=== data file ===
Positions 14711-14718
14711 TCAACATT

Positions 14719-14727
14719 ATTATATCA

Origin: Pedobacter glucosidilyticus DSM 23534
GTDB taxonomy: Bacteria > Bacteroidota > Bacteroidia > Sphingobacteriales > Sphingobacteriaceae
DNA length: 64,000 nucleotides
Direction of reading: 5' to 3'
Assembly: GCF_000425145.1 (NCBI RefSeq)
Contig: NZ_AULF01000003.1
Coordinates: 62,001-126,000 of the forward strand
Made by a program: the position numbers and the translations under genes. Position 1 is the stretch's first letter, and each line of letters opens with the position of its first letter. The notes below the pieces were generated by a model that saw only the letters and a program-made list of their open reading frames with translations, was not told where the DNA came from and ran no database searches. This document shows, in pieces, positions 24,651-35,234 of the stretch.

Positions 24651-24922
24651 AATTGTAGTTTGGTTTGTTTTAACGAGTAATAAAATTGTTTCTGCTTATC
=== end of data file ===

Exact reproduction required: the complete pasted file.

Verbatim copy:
Positions 14711-14718
14711 TCAACATT

Positions 14719-14727
14719 ATTATATCA

Origin: Pedobacter glucosidilyticus DSM 23534
GTDB taxonomy: Bacteria > Bacteroidota > Bacteroidia > Sphingobacteriales > Sphingobacteriaceae
DNA length: 64,000 nucleotides
Direction of reading: 5' to 3'
Assembly: GCF_000425145.1 (NCBI RefSeq)
Contig: NZ_AULF01000003.1
Coordinates: 62,001-126,000 of the forward strand
Made by a program: the position numbers and the translations under genes. Position 1 is the stretch's first letter, and each line of letters opens with the position of its first letter. The notes below the pieces were generated by a model that saw only the letters and a program-made list of their open reading frames with translations, was not told where the DNA came from and ran no database searches. This document shows, in pieces, positions 24,651-35,234 of the stretch.

Positions 24651-24922
24651 AATTGTAGTTTGGTTTGTTTTAACGAGTAATAAAATTGTTTCTGCTTATC